Wednesday, August 3, 2016

End Shackling of Juveniles in Court - NJ Supreme Court Working Group Says

New Jersey appears ready to join twenty four states in barring the routine shackling of juveniles in its courtrooms.  A New Jersey Supreme Court ‘Working Group’ has recommended an end to the routine restraint of youth during their court appearances in New Jersey’s family courts.  In a victory for National Juvenile Defender Center's Campaign Against Indiscriminate Juvenile Shackling (CAIJS) the Group - headed by Middlesex County Family Part Judge Deborah Venezia - calls for the state’s Supreme Court to adopt a rule establishing a presumption against shackling with chains, cuffs and other restraints.

Adult criminal defendants are not shackled in court absent extraordinary circumstances but some time in the past thirty five years it became the norm for juvenile defendants.  Prominent lawyers, including a retired member of the state’s high court have told me they were unaware of the practice.  So was I.  I am sure that in the poor neighborhoods of our cities it is common knowledge. When I handled some juvenile criminal cases for the Public Defender early in my career one of my clients was restrained - though they were detained and headed to jail.

Shackling youthful offenders is a subjugation ritual intended to humiliate the youth.  It has been shown to be traumatic and alarming.  In juvenile court the accused’s mother is usually present, often reading a bible as she watches some Old Testament justice administered. If one wanted to entrench resentment of law enforcement this practice would be recommended.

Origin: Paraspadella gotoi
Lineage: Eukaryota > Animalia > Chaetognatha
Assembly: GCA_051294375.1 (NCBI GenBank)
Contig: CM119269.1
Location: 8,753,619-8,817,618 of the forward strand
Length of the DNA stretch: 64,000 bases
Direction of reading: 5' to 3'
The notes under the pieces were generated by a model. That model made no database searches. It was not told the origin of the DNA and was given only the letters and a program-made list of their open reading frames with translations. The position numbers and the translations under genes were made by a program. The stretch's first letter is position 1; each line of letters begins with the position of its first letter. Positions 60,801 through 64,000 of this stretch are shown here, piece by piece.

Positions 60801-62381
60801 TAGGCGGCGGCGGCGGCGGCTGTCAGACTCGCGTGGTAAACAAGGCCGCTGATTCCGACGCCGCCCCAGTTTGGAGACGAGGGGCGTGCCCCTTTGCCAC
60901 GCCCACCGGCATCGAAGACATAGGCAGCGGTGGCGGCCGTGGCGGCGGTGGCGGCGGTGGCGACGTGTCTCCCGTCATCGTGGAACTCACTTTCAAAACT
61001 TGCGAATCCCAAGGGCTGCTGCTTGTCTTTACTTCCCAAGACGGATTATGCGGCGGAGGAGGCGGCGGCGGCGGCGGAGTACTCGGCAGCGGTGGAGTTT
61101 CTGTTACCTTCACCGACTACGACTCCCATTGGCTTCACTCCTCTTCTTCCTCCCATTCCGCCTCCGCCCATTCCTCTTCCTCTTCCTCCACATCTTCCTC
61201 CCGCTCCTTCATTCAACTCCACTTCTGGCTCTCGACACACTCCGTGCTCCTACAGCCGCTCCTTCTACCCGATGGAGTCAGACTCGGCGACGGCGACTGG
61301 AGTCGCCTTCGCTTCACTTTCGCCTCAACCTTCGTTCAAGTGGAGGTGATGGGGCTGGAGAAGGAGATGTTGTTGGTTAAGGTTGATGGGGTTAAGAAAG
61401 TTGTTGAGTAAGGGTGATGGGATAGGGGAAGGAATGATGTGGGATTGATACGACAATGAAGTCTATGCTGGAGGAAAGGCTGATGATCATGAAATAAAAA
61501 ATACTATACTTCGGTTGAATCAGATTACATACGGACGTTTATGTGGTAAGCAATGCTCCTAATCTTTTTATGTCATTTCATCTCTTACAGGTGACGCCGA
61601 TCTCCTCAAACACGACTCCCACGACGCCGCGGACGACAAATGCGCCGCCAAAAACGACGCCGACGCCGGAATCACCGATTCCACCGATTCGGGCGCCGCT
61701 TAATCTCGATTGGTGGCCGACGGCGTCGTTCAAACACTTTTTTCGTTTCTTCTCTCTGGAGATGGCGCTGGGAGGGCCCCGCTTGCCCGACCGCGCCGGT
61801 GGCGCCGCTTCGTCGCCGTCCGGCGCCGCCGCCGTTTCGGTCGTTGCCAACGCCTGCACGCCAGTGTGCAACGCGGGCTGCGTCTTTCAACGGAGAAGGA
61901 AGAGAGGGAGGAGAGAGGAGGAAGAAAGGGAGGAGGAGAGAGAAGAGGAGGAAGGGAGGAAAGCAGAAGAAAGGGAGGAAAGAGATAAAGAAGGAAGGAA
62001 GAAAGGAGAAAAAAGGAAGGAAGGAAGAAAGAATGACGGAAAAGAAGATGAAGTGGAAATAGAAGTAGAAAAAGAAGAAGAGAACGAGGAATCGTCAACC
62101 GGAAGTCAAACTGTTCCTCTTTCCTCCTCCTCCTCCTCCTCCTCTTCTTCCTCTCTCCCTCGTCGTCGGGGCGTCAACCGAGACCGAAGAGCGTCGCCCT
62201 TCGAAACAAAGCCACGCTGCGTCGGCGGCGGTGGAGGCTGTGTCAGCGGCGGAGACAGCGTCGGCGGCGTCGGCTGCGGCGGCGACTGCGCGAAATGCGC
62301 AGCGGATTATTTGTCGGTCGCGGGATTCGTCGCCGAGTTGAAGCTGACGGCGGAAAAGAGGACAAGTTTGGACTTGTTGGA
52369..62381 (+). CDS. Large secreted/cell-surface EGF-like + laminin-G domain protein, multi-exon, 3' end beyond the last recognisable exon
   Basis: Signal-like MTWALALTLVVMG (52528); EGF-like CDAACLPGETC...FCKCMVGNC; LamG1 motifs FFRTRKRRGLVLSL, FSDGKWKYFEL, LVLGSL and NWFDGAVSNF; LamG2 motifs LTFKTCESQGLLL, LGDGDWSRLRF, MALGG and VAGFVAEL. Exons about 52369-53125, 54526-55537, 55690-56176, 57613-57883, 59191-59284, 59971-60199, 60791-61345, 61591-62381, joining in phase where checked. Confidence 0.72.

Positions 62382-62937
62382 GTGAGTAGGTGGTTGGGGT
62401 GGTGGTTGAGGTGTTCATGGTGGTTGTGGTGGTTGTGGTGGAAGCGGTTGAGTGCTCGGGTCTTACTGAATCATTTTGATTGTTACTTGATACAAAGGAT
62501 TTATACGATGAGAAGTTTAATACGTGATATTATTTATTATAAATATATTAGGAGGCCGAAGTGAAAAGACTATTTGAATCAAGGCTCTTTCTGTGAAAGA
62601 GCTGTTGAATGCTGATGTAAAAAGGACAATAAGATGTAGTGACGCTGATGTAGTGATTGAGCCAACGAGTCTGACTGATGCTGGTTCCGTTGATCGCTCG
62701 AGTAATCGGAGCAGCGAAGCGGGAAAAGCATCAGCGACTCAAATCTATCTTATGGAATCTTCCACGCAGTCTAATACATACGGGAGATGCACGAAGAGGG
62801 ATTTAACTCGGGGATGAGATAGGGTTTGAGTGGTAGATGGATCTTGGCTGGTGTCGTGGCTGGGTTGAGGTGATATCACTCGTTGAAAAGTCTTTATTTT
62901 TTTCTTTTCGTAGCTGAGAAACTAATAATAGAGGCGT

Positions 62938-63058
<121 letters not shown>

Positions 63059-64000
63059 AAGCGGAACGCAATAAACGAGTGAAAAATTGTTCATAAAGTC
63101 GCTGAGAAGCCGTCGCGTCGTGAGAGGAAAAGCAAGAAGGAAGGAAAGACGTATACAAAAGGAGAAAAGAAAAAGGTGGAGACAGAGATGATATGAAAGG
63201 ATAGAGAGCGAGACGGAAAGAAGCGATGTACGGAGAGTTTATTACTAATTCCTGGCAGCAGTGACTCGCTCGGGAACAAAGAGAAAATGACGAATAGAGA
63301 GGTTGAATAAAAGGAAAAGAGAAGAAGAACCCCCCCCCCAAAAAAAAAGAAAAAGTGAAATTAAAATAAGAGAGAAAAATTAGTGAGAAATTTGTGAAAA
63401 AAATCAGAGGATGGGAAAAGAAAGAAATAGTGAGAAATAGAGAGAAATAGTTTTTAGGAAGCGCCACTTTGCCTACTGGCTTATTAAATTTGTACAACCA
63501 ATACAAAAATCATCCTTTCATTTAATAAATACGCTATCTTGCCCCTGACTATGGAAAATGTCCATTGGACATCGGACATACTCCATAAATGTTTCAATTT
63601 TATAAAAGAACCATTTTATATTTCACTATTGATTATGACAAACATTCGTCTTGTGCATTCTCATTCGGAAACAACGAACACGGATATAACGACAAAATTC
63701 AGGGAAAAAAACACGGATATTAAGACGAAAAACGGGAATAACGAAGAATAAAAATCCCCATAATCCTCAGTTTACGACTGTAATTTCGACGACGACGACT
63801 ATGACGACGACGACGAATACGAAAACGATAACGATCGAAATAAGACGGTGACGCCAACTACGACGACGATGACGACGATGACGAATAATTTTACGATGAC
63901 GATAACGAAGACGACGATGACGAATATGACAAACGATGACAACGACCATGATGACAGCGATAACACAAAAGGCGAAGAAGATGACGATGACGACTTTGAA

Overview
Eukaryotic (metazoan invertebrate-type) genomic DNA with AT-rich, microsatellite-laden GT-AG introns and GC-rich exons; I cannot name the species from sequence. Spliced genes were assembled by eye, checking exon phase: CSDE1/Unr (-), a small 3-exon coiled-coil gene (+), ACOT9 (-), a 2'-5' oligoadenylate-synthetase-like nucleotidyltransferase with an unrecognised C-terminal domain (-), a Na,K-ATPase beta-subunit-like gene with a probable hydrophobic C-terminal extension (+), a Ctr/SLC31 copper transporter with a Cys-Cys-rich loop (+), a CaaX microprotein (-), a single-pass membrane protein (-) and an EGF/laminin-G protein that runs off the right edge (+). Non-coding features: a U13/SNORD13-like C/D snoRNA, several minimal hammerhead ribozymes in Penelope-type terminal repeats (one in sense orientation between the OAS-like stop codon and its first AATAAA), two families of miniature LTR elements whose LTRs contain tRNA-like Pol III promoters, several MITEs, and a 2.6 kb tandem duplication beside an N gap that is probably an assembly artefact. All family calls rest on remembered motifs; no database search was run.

One of the hallmarks of police culture is, of course, an excess of self-protective caution.  Law enforcement witnesses argued to the Working Group that safety demanded shackling.  But the twenty four states that have restricted the practice demonstrate otherwise.  The Venezia task force considered data from other jurisdictions that now prohihit indiscriminate shackling:

• Miami Dade County, Florida, eliminated routine shackling in 2006
and since then, 25,000 unshackled youth have come to court without injury or escape. In Travis County, Texas, more than 3,000 detention hearings per year in 2013 and 2014 were conducted, and no youths were shackled. In 2014, in Boulder, Colorado, there were three cases where restraints were used out of 534 cases, and there were no reported incidents.

In my opinion there is little doubt that the Supreme Court will adopt in some form the Rule recommended by the Working Group commissioned by Chief Justice Stuart Rabner.  The court has posted the Report for public comment. The comment period ends August 26, 2016.

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